Relatives Call For Lessons To Be Learned Following Granddad’s Death
The family of a former Cornwall pub landlord have called for lessons to be learned after his scan results were not reviewed, leading to a three-and-a-half year delay in diagnosing his kidney cancer.
Charles Herbert underwent a CT scan after he was admitted to Royal Cornwall Hospital following a fall at home. The results indicated abnormalities in his left kidney which suggested he had a tumour.
However, doctors failed to review the results and Charles was transferred to another hospital. Charles, who owned and managed The Shipwrights Arms in Helford for a number of years, found out he had cancer three-and-a-half years later following further tests.
By that time his cancer was not curable. The grandfather-of-two underwent life-prolonging treatment. He died aged, 61, in November 2016.
Charles’ family have now joined their legal team at Irwin Mitchell in calling for lessons to be learned. It comes after lawyers secured the family a six-figure settlement and an admission of liability from Royal Cornwall Hospitals NHS Trust regarding the failure to act earlier on the scan results.
Expert Opinion“Charles was a much-loved husband, father and grandfather and his death has had a major impact on the entire family.
“Patients and their families place a huge amount of faith in the NHS to provide a quality standard of care. It is incredibly worrying that the original scan results were not acted upon at an earlier opportunity.
“While nothing can make up for what the family have gone through we hope that this settlement will help them try and look to the future the best they can.
“We join Charles’ family in calling for lessons to be learned and for communication between staff to be improved.” James Pink - Associate Solicitor
Charles and his wife, Maria aged 62, took over the Shipwrights Arms in 1987.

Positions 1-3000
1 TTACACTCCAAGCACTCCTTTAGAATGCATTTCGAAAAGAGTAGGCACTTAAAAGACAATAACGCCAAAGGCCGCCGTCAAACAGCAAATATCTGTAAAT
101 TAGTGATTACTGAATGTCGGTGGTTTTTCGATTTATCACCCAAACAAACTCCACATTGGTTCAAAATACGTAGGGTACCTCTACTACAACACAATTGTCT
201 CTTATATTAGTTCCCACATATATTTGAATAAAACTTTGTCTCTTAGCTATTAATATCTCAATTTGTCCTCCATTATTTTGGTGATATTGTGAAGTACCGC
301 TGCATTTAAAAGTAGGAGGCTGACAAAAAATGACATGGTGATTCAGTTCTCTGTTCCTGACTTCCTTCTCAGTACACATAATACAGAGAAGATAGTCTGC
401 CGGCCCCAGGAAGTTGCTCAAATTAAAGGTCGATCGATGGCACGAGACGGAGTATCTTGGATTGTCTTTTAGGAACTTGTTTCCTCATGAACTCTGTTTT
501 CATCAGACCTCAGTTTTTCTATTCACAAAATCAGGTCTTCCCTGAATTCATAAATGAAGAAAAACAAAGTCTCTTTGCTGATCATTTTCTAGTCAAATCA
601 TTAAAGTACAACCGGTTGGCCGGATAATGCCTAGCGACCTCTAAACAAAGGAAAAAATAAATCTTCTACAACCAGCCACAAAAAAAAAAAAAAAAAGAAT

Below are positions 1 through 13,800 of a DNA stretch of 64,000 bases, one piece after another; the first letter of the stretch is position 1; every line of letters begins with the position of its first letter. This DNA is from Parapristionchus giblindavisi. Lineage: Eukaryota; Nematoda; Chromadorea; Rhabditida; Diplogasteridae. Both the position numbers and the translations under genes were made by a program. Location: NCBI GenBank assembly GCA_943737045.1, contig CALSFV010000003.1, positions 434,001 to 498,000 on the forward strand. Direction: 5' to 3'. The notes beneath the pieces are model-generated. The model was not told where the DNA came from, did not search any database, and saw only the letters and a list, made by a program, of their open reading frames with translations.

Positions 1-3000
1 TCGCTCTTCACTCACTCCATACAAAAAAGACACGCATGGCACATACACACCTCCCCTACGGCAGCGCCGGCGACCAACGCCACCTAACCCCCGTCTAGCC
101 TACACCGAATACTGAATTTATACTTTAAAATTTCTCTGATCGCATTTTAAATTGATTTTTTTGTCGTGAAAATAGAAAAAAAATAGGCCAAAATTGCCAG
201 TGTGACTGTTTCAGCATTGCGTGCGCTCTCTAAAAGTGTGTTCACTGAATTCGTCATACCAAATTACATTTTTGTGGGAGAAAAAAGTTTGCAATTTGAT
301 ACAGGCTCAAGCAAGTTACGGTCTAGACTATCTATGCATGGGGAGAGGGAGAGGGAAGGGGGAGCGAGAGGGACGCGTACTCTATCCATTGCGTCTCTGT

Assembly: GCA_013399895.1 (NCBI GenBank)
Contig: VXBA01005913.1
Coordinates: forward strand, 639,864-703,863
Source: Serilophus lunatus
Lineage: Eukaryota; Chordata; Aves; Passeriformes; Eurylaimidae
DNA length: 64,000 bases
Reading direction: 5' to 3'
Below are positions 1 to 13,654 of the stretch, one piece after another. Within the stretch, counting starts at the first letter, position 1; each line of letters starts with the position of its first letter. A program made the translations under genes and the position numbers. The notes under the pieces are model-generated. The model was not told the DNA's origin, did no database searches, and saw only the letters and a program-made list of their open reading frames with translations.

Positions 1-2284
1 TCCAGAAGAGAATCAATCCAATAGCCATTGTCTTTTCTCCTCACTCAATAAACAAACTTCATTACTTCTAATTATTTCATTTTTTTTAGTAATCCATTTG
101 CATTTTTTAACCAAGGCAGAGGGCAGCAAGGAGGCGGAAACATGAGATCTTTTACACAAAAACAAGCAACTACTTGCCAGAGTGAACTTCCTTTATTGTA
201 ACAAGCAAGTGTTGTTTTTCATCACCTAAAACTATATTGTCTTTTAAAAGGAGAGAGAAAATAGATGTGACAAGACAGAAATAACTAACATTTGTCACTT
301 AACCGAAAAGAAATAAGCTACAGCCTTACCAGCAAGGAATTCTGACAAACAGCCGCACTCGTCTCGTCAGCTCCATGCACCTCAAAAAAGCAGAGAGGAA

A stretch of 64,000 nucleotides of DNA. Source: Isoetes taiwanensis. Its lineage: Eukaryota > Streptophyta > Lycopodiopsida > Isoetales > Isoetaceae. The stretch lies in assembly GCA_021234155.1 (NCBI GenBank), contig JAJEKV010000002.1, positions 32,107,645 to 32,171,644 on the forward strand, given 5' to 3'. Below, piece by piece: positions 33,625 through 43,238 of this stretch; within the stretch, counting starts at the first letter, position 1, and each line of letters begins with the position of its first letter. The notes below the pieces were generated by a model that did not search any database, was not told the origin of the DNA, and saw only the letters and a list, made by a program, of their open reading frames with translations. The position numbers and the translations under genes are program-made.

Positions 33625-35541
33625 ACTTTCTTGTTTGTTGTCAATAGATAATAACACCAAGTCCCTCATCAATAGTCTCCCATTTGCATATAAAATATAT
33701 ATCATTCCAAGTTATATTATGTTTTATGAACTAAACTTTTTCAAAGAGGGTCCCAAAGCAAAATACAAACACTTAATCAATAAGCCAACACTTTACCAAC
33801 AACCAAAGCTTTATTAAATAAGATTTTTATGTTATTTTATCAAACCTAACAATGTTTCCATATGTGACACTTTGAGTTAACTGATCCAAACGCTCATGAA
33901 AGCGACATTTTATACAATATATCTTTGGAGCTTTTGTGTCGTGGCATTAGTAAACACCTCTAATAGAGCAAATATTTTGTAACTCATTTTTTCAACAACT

In October 2011 Charles was admitted to Royal Cornwall Hospital after suffering a fall at home.
After a CT scan confirmed he had suffered a brain injury, he was transferred to another hospital for further treatment. After a short stay he was transferred back to Royal Cornwall Hospital where he remained for five weeks.
During his stay and on his discharge he was never informed of the issues with the kidney.
In 2015, Charles noticed blood in his urine and following tests it was confirmed that he had cancer and that it had also spread. Furthermore, he was also told for the first time that the tumour had been evident on the scans undertaken in 2011.
An internal investigation carried out by Royal Cornwall Hospitals NHS Trust identified a range of failings in the care that Charles received, including that the CT report was not reviewed or acted on and there was no agreed process for reporting unexpected findings on radiology examinations to clinicians. It also stated that key lessons to be learned included the need for good communication between clinical teams.
Charles’ daughter, Vanessa King, 39, said: “Dad was a wonderful, caring man. His family meant everything to him and he would do anything for them.
“He loved his grandchildren, Bella and Oliver, and every weekday morning he would get up early to take Mum to work and then take the kids to school. He home schooled the children on days they were not at school and loved to teach them new things about the world. He was an incredible chef and loved cooking for the family and taking them out to try different cuisines from around the world.
“It was incredibly hard to see how cancer affected him and it was made even tougher by knowing that evidence of the tumour had been spotted years earlier.
“It is difficult not to think that we would have had more years together as a family if the tumour had been investigated and Dad received treatment in 2011. We are devastated that he is no longer with us to share more family memories and watch his grandchildren grow up.
“All we can hope for now is that the Trust learns from this as we would not want what happened to our family happen to others.”